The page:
Eat Your Words: Authorial Intrusion and Chiffonade

Devouring books and crafting meals is great–but sounding smart while you do it is even better. That’s why we’re teaching you to eat your words. In this new weekly guide, we introduce one literary device (PAPER) and one culinary term (PLATES) everyone should know.

Authorial intrusion (noun): a literary device whereby the author speaks directly to the reader, establishing a connection between him or her and the audience and making him- or herself a subject of attention.

Example: It could be said that Jon Ronson’s confessions in The Psychopath Test are a type of authorial intrusion, but this device is more frequently used in novels than non-fiction. A more typical example is that of Kurt Vonnegut, who was famous for injecting his perspective into his stories. Here’s an example from Slaughterhouse Five that demonstrates exactly this:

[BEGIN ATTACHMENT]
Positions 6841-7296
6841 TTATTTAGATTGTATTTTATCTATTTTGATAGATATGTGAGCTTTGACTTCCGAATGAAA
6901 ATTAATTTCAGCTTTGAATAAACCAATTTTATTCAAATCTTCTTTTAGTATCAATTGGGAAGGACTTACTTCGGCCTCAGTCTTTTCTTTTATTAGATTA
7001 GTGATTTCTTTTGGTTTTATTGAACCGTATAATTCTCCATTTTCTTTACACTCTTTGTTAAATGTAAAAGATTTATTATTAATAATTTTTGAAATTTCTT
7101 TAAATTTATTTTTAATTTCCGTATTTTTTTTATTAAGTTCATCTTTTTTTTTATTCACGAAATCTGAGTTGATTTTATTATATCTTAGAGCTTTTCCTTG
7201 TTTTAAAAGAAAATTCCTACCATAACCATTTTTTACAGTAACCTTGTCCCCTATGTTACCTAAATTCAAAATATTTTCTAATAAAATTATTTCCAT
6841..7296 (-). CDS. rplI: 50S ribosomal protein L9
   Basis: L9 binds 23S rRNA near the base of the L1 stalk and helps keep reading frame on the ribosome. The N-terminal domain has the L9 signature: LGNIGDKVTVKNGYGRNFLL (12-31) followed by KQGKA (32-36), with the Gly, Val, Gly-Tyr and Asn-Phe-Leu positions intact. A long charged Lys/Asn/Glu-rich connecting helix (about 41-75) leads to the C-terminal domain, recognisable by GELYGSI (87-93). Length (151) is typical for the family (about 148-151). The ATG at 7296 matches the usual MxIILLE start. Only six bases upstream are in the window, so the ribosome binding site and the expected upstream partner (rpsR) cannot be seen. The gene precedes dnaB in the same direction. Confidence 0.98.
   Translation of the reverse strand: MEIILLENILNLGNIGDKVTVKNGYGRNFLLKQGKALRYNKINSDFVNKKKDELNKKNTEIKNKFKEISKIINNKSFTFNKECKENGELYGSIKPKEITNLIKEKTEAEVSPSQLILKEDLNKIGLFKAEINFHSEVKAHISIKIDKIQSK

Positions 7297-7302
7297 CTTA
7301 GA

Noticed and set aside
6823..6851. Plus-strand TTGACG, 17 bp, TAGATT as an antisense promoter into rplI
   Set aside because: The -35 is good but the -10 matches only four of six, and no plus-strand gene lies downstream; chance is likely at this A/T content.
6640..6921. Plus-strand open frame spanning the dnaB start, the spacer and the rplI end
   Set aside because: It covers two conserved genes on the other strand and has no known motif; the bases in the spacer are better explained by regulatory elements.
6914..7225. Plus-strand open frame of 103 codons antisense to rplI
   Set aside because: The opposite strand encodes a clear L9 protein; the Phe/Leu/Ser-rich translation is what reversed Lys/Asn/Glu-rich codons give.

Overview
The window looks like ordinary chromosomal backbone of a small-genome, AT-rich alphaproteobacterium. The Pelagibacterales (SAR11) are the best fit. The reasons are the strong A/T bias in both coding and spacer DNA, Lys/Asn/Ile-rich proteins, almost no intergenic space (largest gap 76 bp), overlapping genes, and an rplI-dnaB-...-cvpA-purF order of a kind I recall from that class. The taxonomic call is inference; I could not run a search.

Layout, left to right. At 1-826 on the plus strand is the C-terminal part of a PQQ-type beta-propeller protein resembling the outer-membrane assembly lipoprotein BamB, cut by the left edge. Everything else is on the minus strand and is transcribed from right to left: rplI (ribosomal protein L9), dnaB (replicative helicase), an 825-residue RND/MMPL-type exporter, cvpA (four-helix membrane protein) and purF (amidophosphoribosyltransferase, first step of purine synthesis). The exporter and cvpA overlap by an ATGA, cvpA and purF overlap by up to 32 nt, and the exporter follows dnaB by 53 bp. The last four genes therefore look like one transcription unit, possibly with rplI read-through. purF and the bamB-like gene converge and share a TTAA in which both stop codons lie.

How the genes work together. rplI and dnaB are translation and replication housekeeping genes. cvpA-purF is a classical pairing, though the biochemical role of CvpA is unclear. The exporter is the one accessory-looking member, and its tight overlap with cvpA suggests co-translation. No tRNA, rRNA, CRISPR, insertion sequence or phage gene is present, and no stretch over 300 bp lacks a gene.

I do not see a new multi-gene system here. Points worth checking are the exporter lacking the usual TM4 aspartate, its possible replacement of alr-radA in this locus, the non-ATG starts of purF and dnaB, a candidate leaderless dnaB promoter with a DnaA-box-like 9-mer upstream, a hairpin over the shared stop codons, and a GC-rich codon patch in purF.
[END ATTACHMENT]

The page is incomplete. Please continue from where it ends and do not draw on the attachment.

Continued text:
An American near Billy wailed that he had excreted everything but his brains. Moments later he said, ‘There they go, there they go.’ He meant his brains.

That was I. That was me. That was the author of this book.

Chiffonade (noun): the result of tightly rolling herbs or leafy vegetables and then slicing them into fine ribbons.

Example: In her mango pomegranate “murder” salsa recipe, Angie Jaime shreds her cilantro into a chiffonade before finely dicing and tossing the leaves into her mixing bowl (pictured above). The cilantro pieces turn out tiny, allowing them to impart flavor without leaving the eater with greens between his or her teeth.